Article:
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19 Oct


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New NLRB Guidelines Give Reason to Review Social Media Policies

October 19, 2011 | By | No Comments

Late this summer, the National Labor Relations Board (NLRB), an independent group working with the U.S. government to protect employees’ rights, published a report on the outcomes of 14 social media policy cases, reports Sharlyn Lauby in an American Express OPEN Forum post featured on Mashable. The report also provides guidelines for workplace social media policies as well as examples of appropriate and inappropriate policies and conduct.

At the heart of the report is the NLRB’s desire to protect workers’ rights to engage in protected activity, regardless of where it’s expressed. Here are a few tips from the employment experts interviewed for the AMEX OPEN Forum piece:

  • Don’t make the policy too broad. For example, a social media policy that completely bans workers from discussing the company in any media format and without permission would be potentially deemed invalid.
  • Avoid monitoring employees’ social media use in regards to union-related activity. Any surveillance of employees exercising their right to join or form a union is considered an unfair labor practice.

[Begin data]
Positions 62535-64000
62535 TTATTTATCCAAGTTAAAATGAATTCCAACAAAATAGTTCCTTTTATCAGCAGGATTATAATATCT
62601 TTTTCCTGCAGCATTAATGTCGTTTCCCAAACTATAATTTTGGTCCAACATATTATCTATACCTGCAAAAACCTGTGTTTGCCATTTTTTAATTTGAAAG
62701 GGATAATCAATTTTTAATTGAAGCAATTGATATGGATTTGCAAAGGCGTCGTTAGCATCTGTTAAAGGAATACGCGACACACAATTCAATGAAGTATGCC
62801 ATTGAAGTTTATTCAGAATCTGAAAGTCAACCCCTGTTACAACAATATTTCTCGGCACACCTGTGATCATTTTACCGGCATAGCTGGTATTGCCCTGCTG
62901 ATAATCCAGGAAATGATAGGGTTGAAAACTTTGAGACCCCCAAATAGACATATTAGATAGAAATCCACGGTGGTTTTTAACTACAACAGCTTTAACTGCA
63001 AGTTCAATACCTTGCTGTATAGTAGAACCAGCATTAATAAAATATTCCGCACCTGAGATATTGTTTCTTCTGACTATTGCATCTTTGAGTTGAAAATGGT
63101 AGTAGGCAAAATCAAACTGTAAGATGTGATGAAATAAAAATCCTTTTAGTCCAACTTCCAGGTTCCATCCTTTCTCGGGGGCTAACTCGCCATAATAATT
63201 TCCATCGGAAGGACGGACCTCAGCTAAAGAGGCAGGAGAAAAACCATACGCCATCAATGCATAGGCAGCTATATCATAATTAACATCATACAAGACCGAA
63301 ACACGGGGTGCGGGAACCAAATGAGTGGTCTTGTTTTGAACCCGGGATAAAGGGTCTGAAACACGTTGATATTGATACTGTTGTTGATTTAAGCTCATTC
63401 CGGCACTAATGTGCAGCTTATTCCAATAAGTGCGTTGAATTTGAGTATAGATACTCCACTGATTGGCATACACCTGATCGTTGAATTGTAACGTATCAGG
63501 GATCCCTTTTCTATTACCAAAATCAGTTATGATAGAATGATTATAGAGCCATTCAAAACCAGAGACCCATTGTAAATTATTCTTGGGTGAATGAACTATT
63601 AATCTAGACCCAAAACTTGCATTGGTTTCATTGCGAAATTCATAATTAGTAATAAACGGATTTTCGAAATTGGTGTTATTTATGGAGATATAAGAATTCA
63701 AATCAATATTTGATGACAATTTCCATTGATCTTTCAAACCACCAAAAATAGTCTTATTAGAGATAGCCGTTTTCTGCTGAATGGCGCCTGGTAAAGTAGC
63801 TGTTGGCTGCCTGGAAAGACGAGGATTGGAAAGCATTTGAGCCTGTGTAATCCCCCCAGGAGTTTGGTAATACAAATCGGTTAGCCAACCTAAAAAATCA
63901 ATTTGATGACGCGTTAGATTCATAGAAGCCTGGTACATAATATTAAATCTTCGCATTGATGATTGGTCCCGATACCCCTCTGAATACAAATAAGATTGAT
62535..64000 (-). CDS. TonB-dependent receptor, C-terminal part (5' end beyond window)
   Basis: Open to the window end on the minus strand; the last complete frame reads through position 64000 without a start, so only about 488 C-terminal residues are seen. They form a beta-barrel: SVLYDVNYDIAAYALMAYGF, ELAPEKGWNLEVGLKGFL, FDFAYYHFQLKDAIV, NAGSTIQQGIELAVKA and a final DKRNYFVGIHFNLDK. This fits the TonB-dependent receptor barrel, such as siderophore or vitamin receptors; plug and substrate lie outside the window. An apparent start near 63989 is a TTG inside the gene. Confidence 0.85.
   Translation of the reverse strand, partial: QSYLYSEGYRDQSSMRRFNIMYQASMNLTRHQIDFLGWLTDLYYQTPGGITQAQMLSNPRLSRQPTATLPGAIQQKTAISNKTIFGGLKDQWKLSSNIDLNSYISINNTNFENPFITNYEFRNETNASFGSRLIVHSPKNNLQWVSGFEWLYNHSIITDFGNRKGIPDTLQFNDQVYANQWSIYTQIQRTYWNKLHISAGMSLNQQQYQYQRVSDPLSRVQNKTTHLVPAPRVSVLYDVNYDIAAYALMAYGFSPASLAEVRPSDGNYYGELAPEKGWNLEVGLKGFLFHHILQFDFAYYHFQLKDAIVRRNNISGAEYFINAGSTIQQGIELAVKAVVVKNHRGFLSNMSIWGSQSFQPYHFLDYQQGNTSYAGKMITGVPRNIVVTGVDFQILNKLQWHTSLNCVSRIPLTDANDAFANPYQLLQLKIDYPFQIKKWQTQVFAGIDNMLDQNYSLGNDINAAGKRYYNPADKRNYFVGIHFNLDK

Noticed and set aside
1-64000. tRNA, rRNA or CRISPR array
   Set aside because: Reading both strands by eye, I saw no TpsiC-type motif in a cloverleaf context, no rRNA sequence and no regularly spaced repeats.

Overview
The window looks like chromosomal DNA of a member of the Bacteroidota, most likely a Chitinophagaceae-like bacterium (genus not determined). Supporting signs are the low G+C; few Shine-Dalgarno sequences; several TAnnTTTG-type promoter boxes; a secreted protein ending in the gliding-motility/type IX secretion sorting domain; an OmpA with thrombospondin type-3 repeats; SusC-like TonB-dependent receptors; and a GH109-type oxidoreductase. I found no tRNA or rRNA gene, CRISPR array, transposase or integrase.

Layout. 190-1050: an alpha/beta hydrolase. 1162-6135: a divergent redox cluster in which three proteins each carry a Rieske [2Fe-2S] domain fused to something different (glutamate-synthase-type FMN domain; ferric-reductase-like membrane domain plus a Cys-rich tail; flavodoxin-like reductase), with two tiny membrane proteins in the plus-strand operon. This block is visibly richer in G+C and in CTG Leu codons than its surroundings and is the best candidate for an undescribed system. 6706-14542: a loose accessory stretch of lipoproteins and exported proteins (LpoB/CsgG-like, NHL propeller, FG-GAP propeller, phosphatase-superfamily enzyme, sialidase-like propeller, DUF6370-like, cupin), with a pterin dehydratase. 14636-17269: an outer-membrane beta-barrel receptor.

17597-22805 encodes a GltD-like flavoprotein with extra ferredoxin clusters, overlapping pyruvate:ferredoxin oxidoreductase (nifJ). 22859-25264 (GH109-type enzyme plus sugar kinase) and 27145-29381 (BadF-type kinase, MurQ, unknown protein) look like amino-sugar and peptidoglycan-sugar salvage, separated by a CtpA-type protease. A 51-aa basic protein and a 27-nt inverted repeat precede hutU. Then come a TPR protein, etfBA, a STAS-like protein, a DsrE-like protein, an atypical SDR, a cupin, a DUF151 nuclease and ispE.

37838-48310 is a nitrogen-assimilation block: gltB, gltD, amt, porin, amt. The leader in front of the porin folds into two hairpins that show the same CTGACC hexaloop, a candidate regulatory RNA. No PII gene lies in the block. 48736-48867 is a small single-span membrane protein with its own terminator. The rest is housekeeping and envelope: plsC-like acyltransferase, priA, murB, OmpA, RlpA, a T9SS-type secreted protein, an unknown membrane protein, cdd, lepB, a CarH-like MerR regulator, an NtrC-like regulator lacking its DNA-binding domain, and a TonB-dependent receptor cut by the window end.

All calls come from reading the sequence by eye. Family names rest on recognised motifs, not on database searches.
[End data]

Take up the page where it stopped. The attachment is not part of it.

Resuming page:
• Review and understand the NLRB guidelines even if you don’t currently have a social media policy in place. Knowing the guidelines will help you better protect the company when it comes to disciplining workers for social media misuse.

Does your business or brand have a social media policy? Have you started constructing guidelines for your employees to follow when using social networks? At Social Strategy1 we can help your brand construct a great social media policy and guidelines that will allow your employees to become online brand advocates. Contact us today to see how we can get your staff engaged without being afraid of their employer.

Michael F. Lewis II is a Social Media Consultant and Marketing Analyst for Social Strategy1.  He contributes several blogs weekly to the SS1 site.  Connect with Michael on Twitter via @mlewii.

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